San Francisco PR professional Amy Ziari now links to her Twitter account on her resume, which she says adds personality to a rather blah description of goals and qualifications.

The basics are simple: Keep your posts short and appropriate, and be precise about what you're looking for. It's all part of a new digital job landscape, and job seekers may need to get a handle on how to navigate it.

Read the full article here.

More information on marketing yourself on Twitter:
Sarah Evans: How to Find a Job on Twitter

The New Model: Men and women share roles

By Kip Mooney
Blog Editor
Based on an article appearing in the Boston Globe

The days of traditional gender roles are long gone.

Now more than ever, couples are sharing the roles of working and childcare. And, according to a new study published by the Family and Work Institute, 60 percent of both men and women reject the "male breadwinner is best" model.

While the officials behind the study found the results surprising, this trend is not completely out of the blue.

Over the last 30 years, both men and women have increasingly dropped this ideal. Not just the current generation of working-class, but older generations as well. A little over half of workers 63-plus still find the man as sole provider role best.

Now, more women than ever before are returning to work after having a child. Increased flexibility from their spouses and employers have afforded them this option.

"I don't think that having a child should stop me from advancing in my career," Boston resident Stacey Hurley, assistant manager of Isis Maternity. "There's lot of ways to work around that." Hurley and her husband Ryan, a physical therapist split the chores and care of their 2-year-old daughter.

The couple are taking turns pursuing post-college education and careers. Ryan just finished his doctorate and Stacey plans to return to school to get her master's--something she put on hold in wake of the baby.

But this new model of sharing roles might become the new standard, and experts say it can be better for everyone.

"When you get couples to support each other, the sky's the limit to what they can achieve," Jessica DeGroot, of non-profit group Third Path Institute, said. These couples "can watch each other's backs to help each other create their preferred balanced approach to life."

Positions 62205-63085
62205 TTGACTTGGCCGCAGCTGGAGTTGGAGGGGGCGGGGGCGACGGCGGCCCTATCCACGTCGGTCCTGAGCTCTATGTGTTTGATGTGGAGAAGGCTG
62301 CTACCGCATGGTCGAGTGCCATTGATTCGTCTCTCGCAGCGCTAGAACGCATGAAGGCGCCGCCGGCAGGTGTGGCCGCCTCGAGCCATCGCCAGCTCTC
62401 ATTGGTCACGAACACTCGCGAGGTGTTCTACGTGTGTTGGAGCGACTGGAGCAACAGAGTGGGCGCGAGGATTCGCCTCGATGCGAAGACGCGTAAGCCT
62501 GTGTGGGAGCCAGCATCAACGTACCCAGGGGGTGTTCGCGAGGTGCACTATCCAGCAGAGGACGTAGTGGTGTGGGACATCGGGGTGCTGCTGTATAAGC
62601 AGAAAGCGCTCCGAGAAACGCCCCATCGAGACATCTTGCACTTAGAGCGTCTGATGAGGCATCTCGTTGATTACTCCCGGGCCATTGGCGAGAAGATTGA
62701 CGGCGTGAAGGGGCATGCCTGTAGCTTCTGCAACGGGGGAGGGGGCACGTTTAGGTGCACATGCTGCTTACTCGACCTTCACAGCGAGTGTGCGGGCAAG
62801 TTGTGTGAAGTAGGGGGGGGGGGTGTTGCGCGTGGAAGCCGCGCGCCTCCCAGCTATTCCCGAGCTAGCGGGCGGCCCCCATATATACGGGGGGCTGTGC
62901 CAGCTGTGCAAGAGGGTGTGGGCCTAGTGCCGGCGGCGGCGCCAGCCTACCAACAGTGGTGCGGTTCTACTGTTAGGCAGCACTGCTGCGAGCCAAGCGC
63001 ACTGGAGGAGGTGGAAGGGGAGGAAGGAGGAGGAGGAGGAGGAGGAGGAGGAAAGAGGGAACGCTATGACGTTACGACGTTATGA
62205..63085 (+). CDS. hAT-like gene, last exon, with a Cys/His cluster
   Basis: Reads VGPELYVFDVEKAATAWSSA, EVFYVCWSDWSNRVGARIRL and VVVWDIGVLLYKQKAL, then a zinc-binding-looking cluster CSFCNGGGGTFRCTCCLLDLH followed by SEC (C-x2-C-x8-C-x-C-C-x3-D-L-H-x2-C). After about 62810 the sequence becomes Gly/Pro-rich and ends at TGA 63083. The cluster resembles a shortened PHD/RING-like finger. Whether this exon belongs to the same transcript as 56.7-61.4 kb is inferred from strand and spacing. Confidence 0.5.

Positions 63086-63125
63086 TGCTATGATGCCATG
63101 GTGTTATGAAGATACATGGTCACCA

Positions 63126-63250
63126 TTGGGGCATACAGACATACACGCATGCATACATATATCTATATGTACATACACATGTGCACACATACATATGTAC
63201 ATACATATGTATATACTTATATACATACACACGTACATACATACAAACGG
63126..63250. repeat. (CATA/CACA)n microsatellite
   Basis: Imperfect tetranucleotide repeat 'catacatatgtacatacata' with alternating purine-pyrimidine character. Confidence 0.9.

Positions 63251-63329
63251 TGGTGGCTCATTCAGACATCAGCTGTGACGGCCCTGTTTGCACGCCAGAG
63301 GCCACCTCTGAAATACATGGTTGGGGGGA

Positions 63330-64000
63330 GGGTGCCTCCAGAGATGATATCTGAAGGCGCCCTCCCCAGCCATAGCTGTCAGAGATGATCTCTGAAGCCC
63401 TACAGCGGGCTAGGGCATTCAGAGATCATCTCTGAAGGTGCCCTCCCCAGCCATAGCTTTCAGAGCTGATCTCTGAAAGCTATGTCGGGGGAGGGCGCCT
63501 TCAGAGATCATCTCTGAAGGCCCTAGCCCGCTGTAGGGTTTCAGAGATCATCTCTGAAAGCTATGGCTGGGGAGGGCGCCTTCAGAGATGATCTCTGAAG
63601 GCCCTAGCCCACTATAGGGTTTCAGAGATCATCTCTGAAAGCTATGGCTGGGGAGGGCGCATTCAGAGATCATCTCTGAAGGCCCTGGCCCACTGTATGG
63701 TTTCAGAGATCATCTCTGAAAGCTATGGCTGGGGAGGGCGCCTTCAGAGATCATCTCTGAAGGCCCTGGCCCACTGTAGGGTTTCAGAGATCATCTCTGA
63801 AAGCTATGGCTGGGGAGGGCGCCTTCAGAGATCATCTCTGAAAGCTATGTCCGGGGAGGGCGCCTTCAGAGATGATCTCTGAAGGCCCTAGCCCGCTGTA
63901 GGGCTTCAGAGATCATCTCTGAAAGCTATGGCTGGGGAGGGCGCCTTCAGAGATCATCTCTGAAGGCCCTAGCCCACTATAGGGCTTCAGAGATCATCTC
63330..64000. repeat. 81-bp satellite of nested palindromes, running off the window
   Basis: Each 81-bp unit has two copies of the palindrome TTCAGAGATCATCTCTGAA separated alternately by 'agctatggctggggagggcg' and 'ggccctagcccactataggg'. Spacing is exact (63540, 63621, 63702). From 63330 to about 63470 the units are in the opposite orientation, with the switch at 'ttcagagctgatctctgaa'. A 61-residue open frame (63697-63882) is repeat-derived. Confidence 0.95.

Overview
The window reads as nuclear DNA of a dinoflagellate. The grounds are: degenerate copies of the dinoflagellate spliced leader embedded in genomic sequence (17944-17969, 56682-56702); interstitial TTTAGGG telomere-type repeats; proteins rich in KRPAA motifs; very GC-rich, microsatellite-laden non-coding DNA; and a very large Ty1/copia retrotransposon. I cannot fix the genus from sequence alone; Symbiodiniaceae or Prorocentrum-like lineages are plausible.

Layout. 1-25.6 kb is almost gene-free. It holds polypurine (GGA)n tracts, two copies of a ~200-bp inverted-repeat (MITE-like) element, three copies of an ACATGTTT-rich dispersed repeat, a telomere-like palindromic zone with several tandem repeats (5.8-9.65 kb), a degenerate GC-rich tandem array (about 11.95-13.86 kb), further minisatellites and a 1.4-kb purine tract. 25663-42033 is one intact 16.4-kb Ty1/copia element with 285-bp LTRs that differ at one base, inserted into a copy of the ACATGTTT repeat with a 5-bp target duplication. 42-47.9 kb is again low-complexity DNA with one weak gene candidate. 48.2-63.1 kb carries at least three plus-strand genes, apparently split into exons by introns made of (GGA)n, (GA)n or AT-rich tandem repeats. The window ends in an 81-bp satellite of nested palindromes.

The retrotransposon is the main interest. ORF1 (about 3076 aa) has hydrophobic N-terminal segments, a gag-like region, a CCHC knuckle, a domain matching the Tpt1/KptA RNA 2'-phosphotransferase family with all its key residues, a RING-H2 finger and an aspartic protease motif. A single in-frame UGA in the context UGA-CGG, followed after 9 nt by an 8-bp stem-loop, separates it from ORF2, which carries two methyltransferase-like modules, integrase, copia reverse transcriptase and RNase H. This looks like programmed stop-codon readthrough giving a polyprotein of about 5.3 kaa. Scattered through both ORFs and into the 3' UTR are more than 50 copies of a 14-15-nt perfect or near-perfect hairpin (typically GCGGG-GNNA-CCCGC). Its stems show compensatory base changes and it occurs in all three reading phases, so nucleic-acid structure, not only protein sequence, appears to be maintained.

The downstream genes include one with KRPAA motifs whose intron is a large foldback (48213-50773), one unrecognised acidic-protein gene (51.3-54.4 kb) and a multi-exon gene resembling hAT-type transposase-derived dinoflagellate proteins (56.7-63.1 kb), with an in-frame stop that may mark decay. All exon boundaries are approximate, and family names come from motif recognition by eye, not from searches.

Read the full article here.

Monday, May 4, 2009

Women forced to find work after husbands lose jobs

By Kip Mooney
Blog Editor
Based on an article appearing in USA Today

2.5 million lost jobs since November (and 13.2 million in the last six months), taking a big chunk out of the workforce. A staggering 82% of the new jobless are men, which has forced their wives, many of them stay-at-home mothers, into the working world.

For Alex and Antonia Lawson, the loss of Alex's auto sales job last year forced his wife (whom he calls "Tuppy") to abandon her dream of making ceramic art for a part-time gig at the Apple store.

"It's all so bizarre," Tuppy said. "But I'm going to do what I have to do, and do it the best I can."

Not everyone took to the new situation so well.

When Sean Gorman lost his pool repair job, depression engulfed him and he separated from his wife Christina.

"I felt like, 'I cook, I clean, I shop, and now I'm the only one with a job?' " she said. "That got physically and mentally draining real fast. He apologized and came back home."

Yet she remains optimistic, maintaining a roll-with-the-punches attitude.

"Times are a-changing, and you got to roll with the times," she said.

Read the full article here.

Dads' (r)evolution: Tackling mom's roles in wake of layoffs

By Kip Mooney
Blog Editor
Based on an article appearing in the New York Times

PELHAM MANOR, N.Y. - Men all over the country, but also here in upstate New York, have experienced it all: the highs of success with Fortune 500 companies, the lows of unexpected unemployment, and the newfound joy of a more active role in parenting.

These men, who once worked at well-paying jobs like hedge funds and insurance companies, have combated depression by adapting to their new roles as stay-at-home dads.

While unemployment can deal a blow to the ego, this evolution of dads taking on roles once held solely by women—grocery shopper, child chauffeur—has helped salvage some sanity and identity that would have been lost without it.

“A man is supposed to hunt and gather and bring home and provide, and when they don’t, that goes to their identity,” said Jane Robbins, a PTA member. “If they can find some solace in being the parent, if they can take that out of it, God bless them.”

Read full article here.

Sunday, May 3, 2009

U.S. Unemployment Rate 1999-2009

Just how bad has the economy gotten? Here's a graphic from the Bureau of Labor Statistics, tracking the rising unemployment rate over the last 10 years. Remember, you're not alone.

Click to enlarge.